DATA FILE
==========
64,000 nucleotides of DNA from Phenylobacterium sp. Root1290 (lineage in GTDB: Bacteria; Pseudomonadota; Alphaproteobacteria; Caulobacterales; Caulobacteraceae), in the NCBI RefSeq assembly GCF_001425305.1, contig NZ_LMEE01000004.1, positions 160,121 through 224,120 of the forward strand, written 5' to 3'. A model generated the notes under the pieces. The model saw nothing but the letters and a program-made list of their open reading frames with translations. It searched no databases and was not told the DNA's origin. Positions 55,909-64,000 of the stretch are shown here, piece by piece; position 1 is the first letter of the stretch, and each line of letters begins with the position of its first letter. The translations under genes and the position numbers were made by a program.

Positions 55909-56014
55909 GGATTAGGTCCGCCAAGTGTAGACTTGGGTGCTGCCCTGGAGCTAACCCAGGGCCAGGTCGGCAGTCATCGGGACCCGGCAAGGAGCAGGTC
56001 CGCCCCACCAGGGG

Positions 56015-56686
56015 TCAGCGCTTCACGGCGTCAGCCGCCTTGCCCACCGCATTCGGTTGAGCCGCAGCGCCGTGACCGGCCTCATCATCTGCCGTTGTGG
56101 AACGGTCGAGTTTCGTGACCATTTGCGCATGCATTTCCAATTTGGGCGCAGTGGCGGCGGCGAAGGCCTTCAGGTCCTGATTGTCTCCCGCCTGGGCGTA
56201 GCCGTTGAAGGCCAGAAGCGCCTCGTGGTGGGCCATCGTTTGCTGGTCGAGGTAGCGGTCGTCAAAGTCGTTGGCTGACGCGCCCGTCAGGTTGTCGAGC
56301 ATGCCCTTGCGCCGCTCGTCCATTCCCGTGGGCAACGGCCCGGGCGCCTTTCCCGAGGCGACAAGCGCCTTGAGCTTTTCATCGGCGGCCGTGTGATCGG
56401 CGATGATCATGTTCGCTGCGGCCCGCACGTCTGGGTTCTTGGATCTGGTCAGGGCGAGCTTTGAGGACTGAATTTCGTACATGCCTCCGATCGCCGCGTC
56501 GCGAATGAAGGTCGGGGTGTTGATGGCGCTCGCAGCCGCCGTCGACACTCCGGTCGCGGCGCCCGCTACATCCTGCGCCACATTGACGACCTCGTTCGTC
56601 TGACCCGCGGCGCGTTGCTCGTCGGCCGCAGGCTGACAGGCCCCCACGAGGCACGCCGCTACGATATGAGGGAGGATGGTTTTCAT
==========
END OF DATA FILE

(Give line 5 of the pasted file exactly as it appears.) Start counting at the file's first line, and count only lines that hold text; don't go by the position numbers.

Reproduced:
Positions 56015-56686